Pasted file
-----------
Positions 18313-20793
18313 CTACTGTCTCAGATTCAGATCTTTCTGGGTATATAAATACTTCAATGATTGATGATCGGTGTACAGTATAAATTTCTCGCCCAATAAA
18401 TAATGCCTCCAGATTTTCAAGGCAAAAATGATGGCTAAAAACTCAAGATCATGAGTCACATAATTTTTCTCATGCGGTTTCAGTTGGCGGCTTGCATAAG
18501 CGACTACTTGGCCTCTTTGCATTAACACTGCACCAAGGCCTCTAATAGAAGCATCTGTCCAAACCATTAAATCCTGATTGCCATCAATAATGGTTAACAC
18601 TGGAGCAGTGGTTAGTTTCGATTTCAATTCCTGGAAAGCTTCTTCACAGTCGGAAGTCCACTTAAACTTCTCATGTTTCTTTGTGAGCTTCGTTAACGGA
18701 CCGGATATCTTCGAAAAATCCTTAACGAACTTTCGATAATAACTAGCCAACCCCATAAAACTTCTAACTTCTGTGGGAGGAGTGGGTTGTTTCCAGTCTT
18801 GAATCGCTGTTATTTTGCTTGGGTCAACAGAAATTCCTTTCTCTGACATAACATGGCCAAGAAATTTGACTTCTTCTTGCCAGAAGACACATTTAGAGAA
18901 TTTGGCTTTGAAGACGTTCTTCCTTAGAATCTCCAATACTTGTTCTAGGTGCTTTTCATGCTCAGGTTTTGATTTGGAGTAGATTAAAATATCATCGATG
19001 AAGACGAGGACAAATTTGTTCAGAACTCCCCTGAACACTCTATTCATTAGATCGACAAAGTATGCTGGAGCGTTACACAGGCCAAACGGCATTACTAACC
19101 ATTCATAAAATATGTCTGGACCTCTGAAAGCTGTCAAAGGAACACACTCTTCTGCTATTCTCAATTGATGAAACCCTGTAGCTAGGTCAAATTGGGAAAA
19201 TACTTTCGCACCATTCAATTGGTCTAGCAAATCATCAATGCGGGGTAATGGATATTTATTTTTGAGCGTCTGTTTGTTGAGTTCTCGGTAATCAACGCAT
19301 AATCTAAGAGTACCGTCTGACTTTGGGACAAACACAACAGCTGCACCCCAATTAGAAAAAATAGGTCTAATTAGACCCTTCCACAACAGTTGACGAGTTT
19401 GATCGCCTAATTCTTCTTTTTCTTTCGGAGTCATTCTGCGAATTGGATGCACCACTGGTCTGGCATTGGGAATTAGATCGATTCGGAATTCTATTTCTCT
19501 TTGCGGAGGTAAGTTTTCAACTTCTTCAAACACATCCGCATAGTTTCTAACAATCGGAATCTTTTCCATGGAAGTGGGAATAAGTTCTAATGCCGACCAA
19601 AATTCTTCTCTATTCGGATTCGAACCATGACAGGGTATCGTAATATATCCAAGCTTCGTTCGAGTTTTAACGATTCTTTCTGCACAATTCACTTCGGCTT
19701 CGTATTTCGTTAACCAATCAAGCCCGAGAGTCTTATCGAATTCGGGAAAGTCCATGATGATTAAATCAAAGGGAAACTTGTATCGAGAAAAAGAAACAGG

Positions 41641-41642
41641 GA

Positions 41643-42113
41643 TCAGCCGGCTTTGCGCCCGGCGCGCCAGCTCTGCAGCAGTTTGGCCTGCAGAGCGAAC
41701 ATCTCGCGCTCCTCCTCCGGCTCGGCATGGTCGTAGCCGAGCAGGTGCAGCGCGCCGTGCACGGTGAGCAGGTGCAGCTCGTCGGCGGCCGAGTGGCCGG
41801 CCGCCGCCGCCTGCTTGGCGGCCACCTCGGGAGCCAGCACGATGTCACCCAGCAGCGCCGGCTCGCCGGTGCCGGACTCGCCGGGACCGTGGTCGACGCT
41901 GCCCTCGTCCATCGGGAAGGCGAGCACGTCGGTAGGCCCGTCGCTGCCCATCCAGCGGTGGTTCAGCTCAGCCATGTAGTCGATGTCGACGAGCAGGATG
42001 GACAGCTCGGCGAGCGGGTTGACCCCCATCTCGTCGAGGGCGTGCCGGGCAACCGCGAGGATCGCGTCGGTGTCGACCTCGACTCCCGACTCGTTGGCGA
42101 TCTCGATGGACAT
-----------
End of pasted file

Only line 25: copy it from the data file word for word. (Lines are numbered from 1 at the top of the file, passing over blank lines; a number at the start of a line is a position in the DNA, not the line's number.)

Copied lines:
42101 TCTCGATGGACAT